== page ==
quote
Duncan

I think a lot of people are in similar positions. It seems like a very uncertain time to take a management degree, but it's actually the very best time because the opportunity cost is low and a degree from an excellent, highly-international business school like UCD's will help your CV. I think there are two parallel tactics.



First: Work out what you can do to make a success of UCD. Obviously UCD's approach will help the development of soft skills and the ability to deal with more uncertain factors like behavioural change, business transformation and the evaluation of new opportunities. Many of the students will have solid work experience. So, I think the courses are useful and relevant. UCD is also in a great school. However, I think it's important to focus on the roles where graduates end us: many are in highly regulated industries like financial services and high technology rather than in consulting firms. I assume many students in the degree want to work for the big strategy consulting firms and will have focussed their job hun unproductive in that direction. I also think it's worth looking at the skills gap between this MSc and the MIM at UCD, and to look for supplementary courses and projects which can fill that gap or show the skills. 


Second: because so many schools are starting online and will have lower conversion rates of admitted applicants into paid-up students, are there better programmes which might admit you? Some schools are more flexible. There might not be a better option available. See:  https://find-mba.com/board/general-forum/best-msc-mim-degrees-for-international-students-placement-52915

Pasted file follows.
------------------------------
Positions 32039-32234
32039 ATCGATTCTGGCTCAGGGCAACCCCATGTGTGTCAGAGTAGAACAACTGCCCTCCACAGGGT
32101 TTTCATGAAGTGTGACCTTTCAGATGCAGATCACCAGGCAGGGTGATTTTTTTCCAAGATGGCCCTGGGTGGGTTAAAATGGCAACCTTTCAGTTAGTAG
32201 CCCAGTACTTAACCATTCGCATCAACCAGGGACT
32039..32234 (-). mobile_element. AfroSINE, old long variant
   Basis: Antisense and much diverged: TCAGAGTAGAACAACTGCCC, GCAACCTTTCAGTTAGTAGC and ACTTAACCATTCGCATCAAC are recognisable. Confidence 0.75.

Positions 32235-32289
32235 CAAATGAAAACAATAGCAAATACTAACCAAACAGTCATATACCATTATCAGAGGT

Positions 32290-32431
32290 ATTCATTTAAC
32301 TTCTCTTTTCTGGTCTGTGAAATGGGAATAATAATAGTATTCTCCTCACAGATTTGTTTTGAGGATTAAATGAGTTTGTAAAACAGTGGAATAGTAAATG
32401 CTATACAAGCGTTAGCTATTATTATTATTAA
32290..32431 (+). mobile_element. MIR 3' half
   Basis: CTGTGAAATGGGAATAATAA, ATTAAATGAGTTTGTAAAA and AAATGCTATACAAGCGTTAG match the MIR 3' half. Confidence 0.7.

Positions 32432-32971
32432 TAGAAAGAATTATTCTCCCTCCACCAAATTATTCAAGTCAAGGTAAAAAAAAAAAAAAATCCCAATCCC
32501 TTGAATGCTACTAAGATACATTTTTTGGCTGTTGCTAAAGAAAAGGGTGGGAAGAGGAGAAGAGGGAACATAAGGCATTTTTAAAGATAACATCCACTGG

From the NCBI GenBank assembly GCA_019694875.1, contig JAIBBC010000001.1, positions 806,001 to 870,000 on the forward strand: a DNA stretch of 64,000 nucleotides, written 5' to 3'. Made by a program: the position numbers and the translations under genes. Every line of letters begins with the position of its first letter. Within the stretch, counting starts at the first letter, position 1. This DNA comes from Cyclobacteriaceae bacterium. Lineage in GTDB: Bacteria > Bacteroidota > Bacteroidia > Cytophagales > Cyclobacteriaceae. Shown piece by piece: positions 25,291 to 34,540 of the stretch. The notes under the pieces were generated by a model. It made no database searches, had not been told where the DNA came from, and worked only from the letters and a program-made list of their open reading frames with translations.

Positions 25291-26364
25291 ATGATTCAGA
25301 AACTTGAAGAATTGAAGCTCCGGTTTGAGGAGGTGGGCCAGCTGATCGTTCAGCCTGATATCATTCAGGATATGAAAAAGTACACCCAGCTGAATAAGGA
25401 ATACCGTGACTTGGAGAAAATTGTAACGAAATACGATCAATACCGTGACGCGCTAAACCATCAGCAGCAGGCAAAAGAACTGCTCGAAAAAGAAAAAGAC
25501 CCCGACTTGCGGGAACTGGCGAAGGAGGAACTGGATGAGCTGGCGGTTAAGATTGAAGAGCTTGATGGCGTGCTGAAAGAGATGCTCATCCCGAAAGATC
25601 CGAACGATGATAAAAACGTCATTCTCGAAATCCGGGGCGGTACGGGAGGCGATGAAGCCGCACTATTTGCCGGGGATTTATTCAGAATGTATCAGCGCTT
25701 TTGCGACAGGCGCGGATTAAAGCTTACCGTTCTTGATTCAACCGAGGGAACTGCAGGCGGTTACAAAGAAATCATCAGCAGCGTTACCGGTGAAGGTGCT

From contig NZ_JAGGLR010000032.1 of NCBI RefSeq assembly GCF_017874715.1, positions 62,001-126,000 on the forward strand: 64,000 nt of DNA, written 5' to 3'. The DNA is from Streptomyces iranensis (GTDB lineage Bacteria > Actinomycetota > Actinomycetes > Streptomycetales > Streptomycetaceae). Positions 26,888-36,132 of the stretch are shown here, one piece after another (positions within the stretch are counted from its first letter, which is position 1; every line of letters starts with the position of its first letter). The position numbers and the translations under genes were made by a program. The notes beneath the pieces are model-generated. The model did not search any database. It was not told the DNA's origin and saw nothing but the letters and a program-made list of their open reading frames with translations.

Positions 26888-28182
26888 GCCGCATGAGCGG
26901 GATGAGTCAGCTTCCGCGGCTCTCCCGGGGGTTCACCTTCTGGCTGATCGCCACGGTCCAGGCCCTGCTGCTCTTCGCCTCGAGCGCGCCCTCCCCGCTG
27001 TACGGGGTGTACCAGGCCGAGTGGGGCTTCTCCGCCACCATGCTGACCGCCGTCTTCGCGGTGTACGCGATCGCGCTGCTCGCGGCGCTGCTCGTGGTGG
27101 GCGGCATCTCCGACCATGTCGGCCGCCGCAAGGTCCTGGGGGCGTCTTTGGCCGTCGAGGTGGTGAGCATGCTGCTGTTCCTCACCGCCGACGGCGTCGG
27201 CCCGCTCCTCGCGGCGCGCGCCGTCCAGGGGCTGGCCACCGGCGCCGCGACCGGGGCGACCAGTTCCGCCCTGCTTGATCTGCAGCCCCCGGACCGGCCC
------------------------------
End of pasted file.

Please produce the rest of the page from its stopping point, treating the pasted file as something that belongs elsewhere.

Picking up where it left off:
I think a lot of people are in similar positions. It seems like a very uncertain time to take a management degree, but it's actually the very best time because the opportunity cost is low and a degree from an excellent, highly-international business school like UCD's will help your CV. I think there are two parallel tactics.<br><br><br><br>First: Work out what you can do to make a success of UCD. Obviously UCD's approach will help the development of soft skills and the ability to deal with more uncertain factors like behavioural change, business transformation and the evaluation of new opportunities. Many of the students will have solid work experience. So, I think the courses are useful and relevant. UCD is also in a great school. However, I think it's important to focus on the roles where graduates end us: many are in highly regulated industries like financial services and high technology rather than in consulting firms. I assume many students in the degree want to work for the big strategy consulting firms and will have focussed their job hun unproductive in that direction. I also think it's worth looking at the skills gap between this MSc and the MIM at UCD, and to look for supplementary courses and projects which can fill that gap or show the skills.&nbsp;<br><br><br>Second: because so many schools are starting online and will have lower conversion rates of admitted applicants into paid-up students, are there better programmes which might admit you? Some schools are more flexible. There might not be a better option available. See:&nbsp;&nbsp;<a href="https://find-mba.com/board/general-forum/best-msc-mim-degrees-for-international-students-placement-52915">https://find-mba.com/board/general-forum/best-msc-mim-degrees-for-international-students-placement-52915</a>
quote
stsoumya3

I think a lot of people are in similar positions. It seems like a very uncertain time to take a management degree, but it's actually the very best time because the opportunity cost is low and a degree from an excellent, highly-international business school like UCD's will help your CV. I think there are two parallel tactics.